Here’s the question I asked:
If meaningful use were gone (ie. no more EHR incentive money or penalties requiring meaningful use), which parts of meaningful use would you remove from EHR immediately and which parts would you keep?

The concept is simple. If there wasn’t some outside influence (ie. government money) influencing the requirement to do meaningful use, which elements of MU actually provide value to the users of an EHR. Those that provide value will continue to be embraced by an EHR vendor and those that don’t will be removed. Plus, this is the reality of what’s going to happen once the EHR incentive money runs out, so let’s find this info out now.

I originally thought that this question would lead to a blog post with quotes from a variety of people offering their unique perspectives. However, every person who’s answered so far had so much to say on the topic, that each of their responses was worthy of a blog post of its own.

With that in mind, over the next couple of weeks, I’ll be posting all of the responses as separate posts across the network of Healthcare Scene blogs. I’ll link each of these blog posts at the bottom of this post as they are published.

Open Call for Participation
As I considered this, I realized that hundreds of other people might want to participate as well. As a health IT community I think we can make a real impact. So, I encourage everyone who reads this to publish their response to the question above.

If you have your own blog, publish it there and link back to this post so we can add your post to our list below. If you don’t have a blog, wish to remain anonymous, or would just rather have us publish it, we’re happy to publish it for you. Drop us a note on our contact us page and we can work out the details.

I believe this will become an incredible resource of information to better understand how to improve meaningful use. Once I’ve gathered a good number of responses, I’ll be reaching out to ONC and CMS to make sure they take in the body of contributed work as well. Hopefully this simple approach will be effective at gathering a response from more people than the convoluted rule making process was able to do.

Meaningful Use will go down as one of the most impactful things to hit healthcare IT and EHR in my lifetime. It behooves us to do what we can to make the most of meaningful use.

January 30, 2014 I Written By

John Lynn is the Founder of the HealthcareScene.com blog network which currently consists of 15 blogs containing almost 5000 articles with John having written over 2000 of the articles himself. These EMR and Healthcare IT related articles have been viewed over 9.3 million times. John also recently launched two new companies: InfluentialNetworks.com and Physia.com, and is an advisor to docBeat. John is highly involved in social media, and in addition to his blogs can also be found on Twitter: @techguy and @ehrandhit and Google Plus.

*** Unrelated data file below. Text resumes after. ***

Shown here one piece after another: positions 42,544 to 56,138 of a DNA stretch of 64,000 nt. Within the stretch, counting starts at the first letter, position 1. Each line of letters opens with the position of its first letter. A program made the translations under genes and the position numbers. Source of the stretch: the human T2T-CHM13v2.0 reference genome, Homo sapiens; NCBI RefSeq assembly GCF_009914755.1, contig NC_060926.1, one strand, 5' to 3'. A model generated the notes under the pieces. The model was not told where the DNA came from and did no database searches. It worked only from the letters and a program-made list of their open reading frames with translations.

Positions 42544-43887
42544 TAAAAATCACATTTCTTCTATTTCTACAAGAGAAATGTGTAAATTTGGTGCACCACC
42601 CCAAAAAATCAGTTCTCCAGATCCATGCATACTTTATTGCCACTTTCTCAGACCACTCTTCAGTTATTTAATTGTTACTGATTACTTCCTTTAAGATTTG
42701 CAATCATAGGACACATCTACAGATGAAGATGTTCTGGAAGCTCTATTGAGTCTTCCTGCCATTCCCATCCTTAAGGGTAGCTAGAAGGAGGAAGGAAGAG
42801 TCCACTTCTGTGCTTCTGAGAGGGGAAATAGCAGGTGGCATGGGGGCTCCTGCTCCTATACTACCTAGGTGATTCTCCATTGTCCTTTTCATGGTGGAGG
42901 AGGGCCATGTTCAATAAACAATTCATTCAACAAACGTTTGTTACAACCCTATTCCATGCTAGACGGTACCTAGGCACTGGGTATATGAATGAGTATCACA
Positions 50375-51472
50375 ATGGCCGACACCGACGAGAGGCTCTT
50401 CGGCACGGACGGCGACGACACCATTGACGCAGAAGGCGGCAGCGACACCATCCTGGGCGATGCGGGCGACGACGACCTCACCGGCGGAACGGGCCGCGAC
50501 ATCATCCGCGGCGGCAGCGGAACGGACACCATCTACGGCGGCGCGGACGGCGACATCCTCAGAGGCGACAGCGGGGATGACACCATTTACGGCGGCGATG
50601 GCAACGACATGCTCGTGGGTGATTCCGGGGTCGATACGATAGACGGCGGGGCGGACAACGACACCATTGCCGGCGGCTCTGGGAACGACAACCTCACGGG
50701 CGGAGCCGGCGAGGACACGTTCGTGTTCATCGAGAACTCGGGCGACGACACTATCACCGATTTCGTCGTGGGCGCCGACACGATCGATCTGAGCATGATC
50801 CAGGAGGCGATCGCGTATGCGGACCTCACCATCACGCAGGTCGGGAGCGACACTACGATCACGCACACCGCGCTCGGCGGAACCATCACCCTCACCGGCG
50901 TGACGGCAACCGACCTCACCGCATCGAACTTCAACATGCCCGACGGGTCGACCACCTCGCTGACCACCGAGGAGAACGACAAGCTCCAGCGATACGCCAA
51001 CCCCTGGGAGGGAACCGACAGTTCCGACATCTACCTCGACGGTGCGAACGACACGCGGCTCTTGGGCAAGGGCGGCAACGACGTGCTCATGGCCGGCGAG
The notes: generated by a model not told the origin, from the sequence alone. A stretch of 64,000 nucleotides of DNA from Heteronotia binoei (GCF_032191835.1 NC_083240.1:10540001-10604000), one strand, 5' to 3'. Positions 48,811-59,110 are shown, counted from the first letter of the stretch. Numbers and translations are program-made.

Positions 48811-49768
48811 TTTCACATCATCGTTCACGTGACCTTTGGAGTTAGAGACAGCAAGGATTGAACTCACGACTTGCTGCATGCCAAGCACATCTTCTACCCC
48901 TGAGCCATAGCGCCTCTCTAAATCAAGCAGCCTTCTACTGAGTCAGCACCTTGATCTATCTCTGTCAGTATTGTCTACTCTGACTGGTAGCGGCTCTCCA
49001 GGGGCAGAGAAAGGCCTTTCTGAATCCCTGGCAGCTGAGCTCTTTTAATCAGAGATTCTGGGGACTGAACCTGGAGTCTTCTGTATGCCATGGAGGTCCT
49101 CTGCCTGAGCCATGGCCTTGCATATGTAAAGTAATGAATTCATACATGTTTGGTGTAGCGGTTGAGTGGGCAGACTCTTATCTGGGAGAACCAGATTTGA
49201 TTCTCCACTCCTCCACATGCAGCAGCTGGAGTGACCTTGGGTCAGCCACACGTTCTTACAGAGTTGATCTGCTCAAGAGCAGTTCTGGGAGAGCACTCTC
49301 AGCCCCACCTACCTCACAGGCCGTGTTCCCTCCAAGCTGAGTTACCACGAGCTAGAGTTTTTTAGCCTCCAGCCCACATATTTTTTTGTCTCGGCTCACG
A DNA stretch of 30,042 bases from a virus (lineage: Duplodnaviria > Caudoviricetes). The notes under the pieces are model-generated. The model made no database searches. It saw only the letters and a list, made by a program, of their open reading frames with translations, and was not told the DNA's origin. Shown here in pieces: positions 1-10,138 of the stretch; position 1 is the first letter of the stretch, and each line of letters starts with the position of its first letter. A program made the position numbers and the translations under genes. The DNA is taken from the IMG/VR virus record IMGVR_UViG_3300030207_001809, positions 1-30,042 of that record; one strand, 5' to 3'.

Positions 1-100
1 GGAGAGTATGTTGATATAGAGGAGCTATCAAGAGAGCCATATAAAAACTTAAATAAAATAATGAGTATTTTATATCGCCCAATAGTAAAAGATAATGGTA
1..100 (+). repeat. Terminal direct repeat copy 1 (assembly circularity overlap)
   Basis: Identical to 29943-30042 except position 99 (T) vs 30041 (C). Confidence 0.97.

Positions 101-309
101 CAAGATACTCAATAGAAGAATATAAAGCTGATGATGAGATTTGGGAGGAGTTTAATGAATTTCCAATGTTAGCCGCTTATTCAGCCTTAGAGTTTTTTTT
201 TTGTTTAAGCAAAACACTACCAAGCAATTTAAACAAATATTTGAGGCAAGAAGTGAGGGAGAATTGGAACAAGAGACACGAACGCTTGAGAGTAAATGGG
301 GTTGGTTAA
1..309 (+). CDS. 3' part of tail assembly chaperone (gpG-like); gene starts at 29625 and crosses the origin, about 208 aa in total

Should Doctors Say Goodbye To Meaningful Use?

Of late there’s been a lot of concern about doctors exiting the Meaningful Use program, with many saying the financial reward was simply not worth the trouble. This trend, of course, has the medical world abuzz with discussion as to what will happen if doctors drop Meaningful Use like a stone.

Meanwhile, a few months ago, an EMR vendor brought the discussion more heat when it announced that it would no longer be Meaningful Use certified. ComChart Medical Software said, in a letter to the EMR community, “unfortunately, will not be able to meet the Stage 2 (or greater) Meaningful Use certification requirements as its requirements are technically extremely difficult to implement.”

If I were running a medical practice, and my vendor took away from me the choice of complying with Meaningful Use or not, I might be angry, but I might breathe a sigh of relief.  After all, complying with Stage 2 will be a major accomplishment for virtually any practice, and if my vendor takes the choice of complying or not complying with Meaningful Use out of my hands, I won’t have people breathing down my neck saying I’m not a team player.

But even if my vendor continues to support a certified EMR for now and into the future, it’s still worth wondering whether it’s worth the trouble for doctors, half of whom are in smallish practices that don’t have much of an IT budget.  After all, if my practice has completed Stage 1 I’ve already realized most of the financial benefits the program offers, notes Modern Healthcare.

So what do you think readers? Do the next stages of Meaningful Use pay off in other ways that make the struggle for compliance worth the trouble?

January 7, 2014 I Written By

Anne Zieger is veteran healthcare consultant and analyst with 20 years of industry experience. Zieger formerly served as editor-in-chief of FierceHealthcare.com and her commentaries have appeared in dozens of international business publications, including Forbes, Business Week and Information Week. She has also contributed content to hundreds of healthcare and health IT organizations, including several Fortune 500 companies. Contact her at @annezieger on Twitter.

Mulling Over EMR Market Consolidation